Eric Susman Prize: nominate today
25 Jul 2017
Nominations for the Eric Susman Prize close Monday, 9 October 2017.
First awarded in 1962, the Eric Susman Prize is a prestigious award presented annually to an RACP Fellow for the best contribution to the knowledge of any branch of internal medicine.
Dr Eric Susman was a renowned neurologist whose contribution to medicine in Australia continues to be recognised, with a library and this annual award named in his honour.
Like many of his generation, a young Eric Susman volunteered for service in World War I. In his case, Susman did so even though he was medically unfit. Diagnosed with diabetes insipidus (DI) at the age of ten he had also suffered from a bout of life threatening measles during his teenage years.
At the age of 18 he was part of the contingent which made the historic landing at Gallipoli during World War I.
Susman’s severe injuries at Gallipoli rendered him unfit for war and he returned home, graduating with a medical degree from the University of Sydney in 1921. Appointed briefly as a Resident Medical Officer at Sydney Hospital and Royal Prince Alfred Hospital (RPAH), he then moved to London where he had the opportunity to specialise in neurology at the National Hospital for Nervous Disease. He was made a Fellow of the Royal College of Physicians in 1924 and discovered his innate passion for neurology.
Eric Susman’s wealth of medical knowledge and expertise was immediately recognised when he returned to Sydney and he was appointed as an Honorary Assistant Physician to RPAH in 1926, remaining there for the rest of his life.
It was at RPAH where Susman became renowned for his substantial contributions to the medical field in Australia. He was one of the first neurologists in Sydney and a pioneer in the setting up of neurological clinics at RPAH and the Royal Alexandra Hospital at a time when specialisation was not favoured.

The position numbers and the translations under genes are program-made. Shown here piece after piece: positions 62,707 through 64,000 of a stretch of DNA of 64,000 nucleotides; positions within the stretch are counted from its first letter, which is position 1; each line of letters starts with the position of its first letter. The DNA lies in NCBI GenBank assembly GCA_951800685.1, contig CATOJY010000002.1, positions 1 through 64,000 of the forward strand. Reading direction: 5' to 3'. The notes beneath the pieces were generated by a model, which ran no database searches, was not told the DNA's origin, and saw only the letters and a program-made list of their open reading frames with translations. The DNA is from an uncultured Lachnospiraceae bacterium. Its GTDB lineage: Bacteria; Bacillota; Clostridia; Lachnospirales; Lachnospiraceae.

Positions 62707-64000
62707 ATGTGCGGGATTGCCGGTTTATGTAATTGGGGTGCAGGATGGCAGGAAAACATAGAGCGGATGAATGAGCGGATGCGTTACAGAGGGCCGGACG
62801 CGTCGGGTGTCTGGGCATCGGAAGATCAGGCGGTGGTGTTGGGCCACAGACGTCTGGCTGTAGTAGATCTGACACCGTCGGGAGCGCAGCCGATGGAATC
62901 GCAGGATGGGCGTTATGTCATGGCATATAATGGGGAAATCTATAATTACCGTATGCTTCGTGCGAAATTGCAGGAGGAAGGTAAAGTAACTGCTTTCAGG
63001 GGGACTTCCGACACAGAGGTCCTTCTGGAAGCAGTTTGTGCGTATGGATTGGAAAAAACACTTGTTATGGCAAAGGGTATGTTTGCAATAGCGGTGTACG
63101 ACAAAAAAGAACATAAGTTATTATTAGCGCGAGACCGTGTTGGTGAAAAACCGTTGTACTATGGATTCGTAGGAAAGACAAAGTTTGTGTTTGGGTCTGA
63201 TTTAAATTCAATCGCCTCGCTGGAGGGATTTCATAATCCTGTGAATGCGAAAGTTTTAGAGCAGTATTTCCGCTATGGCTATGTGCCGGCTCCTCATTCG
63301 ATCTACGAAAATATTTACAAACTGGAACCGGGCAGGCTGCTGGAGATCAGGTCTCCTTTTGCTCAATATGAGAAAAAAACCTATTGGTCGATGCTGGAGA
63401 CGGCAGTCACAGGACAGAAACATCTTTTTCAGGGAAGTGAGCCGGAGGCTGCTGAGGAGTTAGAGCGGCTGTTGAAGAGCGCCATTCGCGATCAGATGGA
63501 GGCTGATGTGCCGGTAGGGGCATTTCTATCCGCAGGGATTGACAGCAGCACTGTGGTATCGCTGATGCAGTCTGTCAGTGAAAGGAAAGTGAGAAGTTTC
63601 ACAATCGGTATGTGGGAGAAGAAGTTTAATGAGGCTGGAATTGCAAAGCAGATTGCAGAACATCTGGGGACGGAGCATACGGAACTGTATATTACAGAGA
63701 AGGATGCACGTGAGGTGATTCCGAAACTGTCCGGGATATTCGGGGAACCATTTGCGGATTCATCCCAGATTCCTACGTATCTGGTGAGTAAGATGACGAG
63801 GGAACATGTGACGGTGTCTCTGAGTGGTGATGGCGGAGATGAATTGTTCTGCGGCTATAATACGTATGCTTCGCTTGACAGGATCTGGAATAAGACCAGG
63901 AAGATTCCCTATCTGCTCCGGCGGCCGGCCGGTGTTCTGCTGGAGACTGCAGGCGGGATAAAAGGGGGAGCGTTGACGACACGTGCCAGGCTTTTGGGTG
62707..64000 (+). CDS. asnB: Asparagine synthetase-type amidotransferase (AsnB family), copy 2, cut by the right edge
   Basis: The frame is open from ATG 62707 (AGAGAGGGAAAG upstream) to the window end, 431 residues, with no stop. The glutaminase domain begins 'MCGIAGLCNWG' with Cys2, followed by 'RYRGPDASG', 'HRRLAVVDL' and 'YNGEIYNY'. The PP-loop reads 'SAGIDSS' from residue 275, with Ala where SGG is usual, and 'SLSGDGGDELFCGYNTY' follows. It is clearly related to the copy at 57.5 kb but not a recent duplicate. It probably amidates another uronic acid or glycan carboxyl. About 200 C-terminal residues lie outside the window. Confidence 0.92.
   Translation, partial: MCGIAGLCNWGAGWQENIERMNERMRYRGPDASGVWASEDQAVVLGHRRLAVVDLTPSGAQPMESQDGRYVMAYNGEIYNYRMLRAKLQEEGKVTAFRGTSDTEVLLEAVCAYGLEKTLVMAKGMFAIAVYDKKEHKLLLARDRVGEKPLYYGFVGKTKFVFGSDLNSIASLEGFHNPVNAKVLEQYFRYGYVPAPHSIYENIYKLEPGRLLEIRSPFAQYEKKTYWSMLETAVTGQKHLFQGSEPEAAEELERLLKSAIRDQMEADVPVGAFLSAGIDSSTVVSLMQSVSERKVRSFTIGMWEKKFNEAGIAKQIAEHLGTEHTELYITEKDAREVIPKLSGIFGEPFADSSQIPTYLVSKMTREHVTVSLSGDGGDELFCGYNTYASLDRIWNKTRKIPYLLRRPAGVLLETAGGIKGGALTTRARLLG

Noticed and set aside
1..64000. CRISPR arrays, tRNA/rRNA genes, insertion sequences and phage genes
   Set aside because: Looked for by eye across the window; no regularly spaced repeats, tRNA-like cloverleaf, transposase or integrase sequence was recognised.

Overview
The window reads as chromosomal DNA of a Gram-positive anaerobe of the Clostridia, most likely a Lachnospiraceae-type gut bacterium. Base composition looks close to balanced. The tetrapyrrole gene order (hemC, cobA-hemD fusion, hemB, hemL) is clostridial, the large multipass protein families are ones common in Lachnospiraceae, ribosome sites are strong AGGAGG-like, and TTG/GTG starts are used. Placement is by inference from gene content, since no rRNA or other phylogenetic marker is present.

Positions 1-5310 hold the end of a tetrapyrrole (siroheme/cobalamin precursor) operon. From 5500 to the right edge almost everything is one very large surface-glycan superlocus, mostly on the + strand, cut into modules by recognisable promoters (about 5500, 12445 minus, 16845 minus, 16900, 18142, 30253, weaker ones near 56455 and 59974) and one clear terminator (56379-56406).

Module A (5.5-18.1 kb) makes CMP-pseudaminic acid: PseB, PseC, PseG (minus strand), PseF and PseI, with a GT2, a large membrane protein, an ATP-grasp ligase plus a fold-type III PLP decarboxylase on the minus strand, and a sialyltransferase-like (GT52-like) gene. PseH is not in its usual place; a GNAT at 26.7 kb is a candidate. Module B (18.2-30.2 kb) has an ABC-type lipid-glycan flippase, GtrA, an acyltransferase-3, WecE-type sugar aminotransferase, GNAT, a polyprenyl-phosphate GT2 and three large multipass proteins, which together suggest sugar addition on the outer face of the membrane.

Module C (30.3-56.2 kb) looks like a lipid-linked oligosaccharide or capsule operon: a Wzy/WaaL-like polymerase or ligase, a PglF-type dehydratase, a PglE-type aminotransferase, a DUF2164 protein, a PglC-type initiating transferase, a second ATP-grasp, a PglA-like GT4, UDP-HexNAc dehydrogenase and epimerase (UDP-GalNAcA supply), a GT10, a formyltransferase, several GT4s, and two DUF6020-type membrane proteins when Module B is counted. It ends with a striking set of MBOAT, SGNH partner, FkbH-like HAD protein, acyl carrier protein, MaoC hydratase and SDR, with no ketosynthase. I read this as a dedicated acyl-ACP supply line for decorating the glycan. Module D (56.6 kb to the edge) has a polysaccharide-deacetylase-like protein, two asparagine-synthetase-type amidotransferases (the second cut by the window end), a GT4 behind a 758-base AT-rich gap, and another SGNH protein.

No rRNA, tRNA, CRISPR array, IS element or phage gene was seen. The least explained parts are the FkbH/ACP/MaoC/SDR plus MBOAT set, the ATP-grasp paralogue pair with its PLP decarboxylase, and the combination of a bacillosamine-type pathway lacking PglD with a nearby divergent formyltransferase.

His lectures and medical papers were meticulously prepared and reflected his original ideas and hypotheses. He was respected by his patients and admired for his compassion and dedication. Eric Susman did not possess the slightest interest in building up a busy private practice which entailed both neurology and general medicine. Instead, he harboured the belief that it was more important for him to expand his collections of neurology journals, explaining it was imperative for future neurologists to have ready access to a vast repertoire of neurology literature so that they would have a firm grounding in this specialised field.
Susman was a versatile, well rounded physician with diverse talents. He took the initiative to organise and conduct Sunday morning medical rounds which eventually laid the foundation of the post-graduate school in medicine at RPAH.
He also devoted a large part of his professional life to teaching, appealing even to the least interested student. He was not only able to simplify mundane and sophisticated medical concepts but also utilised powerful analogies to illustrate a theory so that students would have a clear understanding of the subject. As an example, Susman likened the atrophic brain of a dementia patient to a “shrivelled walnut in its shell”.
On his retirement, Susman donated the then substantial sum of £5000 to establish a library at RPAH, now known as the Susman Library.
Susman died suddenly on 10 June, 1959. But his legacy continues to live on.
The Eric Susman Prize was established with the help of a generous endowment from Susman’s estate.